Pinch of Salt
Pinch of Cayenne Pepper
1/4 Cup Water

Method: Mix dry ingredients together, add hot water and stir until dissolved.

Basil Hayden’s Bourbon Whiskey Review


Who the heck is Basil Hayden?  In a nutshell, he was a distiller in the 1700s who led several families to settle at Bardstown, KY.  He also liked a higher percentage of rye in his whiskey.  Now, let’s talk about Basil Hayden’s bourbon.  I’ve wanted to try this bottle for a long time.  Maybe the elaborate packaging got to me?   I’m a sucker for great packaging, but if the whiskey inside the bottle isn’t good then a nice label really doesn’t matter.  After all, a bottle of bourbon isn’t shelf decoration – it’s for drinking.

Before we get to the tasting notes, let’s examine this bourbon a little.  Basil Hayden’s uses Jim Beam’s high-rye mash bill.  It shares DNA with Old Grand Dad, Jim Beam Rye, and (ri)1.  A little tidbit – Basil Hayden is pictured on the bottle of Old Grand Dad. Also of note is the age statement, or lack thereof.  It’s the only member of Jim Beam’s Small Batch Collection that doesn’t carry an age statement.  Basil Hayden’s used to be aged 8 years.  Now, it’s “artfully aged.”  My assumption is the distillery is using younger whiskey while trying their best to keep the flavor profile of this whiskey the same.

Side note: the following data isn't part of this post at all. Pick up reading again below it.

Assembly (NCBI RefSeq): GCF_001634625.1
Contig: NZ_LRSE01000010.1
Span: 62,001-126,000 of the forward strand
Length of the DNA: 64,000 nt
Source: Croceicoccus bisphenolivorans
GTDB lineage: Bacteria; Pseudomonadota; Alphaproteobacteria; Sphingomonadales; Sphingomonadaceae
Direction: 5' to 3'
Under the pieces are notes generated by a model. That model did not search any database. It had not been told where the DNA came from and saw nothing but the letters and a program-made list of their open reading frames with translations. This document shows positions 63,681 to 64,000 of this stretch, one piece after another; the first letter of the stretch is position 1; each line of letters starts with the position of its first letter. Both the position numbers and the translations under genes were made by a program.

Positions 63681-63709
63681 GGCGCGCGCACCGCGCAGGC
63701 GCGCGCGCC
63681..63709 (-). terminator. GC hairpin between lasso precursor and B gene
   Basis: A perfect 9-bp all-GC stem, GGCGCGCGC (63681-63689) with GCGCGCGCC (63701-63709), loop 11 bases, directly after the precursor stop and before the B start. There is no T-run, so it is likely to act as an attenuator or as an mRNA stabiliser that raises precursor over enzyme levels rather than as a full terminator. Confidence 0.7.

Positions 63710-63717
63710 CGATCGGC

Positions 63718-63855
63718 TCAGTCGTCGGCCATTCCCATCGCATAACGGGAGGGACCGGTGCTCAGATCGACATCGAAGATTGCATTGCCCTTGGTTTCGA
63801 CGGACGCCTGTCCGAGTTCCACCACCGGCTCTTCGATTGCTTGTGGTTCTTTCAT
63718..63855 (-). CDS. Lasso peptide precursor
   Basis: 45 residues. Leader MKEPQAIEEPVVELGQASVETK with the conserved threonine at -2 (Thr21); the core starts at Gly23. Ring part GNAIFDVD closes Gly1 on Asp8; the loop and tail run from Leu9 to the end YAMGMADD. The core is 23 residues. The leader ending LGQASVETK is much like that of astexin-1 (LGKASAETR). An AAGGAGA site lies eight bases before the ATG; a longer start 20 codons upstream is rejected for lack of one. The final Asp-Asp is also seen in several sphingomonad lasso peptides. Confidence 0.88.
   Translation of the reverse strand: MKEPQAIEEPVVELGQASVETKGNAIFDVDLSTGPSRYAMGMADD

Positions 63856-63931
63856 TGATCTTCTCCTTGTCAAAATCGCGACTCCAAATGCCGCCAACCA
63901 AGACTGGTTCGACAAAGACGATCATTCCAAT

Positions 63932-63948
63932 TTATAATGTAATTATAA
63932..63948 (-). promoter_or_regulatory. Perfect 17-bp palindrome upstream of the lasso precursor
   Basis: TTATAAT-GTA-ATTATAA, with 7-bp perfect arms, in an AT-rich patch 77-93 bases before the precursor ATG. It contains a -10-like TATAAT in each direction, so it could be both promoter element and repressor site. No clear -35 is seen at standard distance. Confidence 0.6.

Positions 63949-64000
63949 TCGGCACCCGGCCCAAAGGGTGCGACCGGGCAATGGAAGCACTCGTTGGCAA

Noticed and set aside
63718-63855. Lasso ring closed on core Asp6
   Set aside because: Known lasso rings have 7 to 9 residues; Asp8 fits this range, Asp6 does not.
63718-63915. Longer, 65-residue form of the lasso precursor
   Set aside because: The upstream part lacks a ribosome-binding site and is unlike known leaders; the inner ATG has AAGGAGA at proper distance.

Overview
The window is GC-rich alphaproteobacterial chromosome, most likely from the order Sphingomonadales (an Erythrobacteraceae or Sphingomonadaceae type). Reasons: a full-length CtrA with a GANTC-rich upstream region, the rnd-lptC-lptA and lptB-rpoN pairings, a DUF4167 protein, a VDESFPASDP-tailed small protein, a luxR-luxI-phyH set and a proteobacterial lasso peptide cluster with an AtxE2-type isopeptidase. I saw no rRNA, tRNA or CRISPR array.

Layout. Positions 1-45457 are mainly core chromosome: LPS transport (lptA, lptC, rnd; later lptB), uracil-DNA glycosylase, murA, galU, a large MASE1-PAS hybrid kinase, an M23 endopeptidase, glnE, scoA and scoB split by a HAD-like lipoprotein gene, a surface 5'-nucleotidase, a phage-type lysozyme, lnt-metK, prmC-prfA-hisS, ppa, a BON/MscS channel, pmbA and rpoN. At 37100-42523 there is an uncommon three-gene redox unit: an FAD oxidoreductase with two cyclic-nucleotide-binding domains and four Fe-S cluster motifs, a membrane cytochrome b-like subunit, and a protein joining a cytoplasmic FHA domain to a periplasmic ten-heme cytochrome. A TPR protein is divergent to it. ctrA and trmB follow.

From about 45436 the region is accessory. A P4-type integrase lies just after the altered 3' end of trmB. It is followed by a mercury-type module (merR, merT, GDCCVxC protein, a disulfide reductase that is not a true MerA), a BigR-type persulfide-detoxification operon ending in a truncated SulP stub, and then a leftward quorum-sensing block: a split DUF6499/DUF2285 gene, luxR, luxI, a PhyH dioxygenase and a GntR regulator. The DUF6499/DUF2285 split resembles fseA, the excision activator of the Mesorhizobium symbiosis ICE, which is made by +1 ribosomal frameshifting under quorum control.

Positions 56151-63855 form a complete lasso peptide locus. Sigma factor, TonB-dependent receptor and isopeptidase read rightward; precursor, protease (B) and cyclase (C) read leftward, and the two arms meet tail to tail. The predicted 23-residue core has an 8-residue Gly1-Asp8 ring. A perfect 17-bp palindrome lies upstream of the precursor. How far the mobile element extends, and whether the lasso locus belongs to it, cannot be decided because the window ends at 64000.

(The distillery’s PR firm provided a review sample.)  On the nose, I get a little rye spice, some light caramel, slight oak and even a little mint.  Taste-wise it’s got a pretty light body.  Could be because of the low proof (80 proof).  Basil Hayden is not too sweet.  I get some of that rye spice and a little black pepper.  There’s also a slight bit of oak.  The best way I can describe the finish is crisp & dry.

Basil Hayden’s is James Bond’s bourbon of choice… as per Carte Blanche, a 007 novel from 2011.  If it’s good enough for James Bond, it’s good enough for me.  Seriously though – Basil Hayden is a nicely spiced, light whiskey. It’s not as complex as Four Roses Small Batch.  Maybe that’s not a fair comparison.  They are both light whiskies, but complete worlds apart in terms of flavor.  I haven’t mixed Basil Hayden in a cocktail yet, so I can’t recommend anything other than drinking it neat at the moment.  Ice and water completely drown the flavors in this one.  It’s that light.  A bottle will cost you about $40.  A little over-priced, but a nice spring-time sipper nonetheless.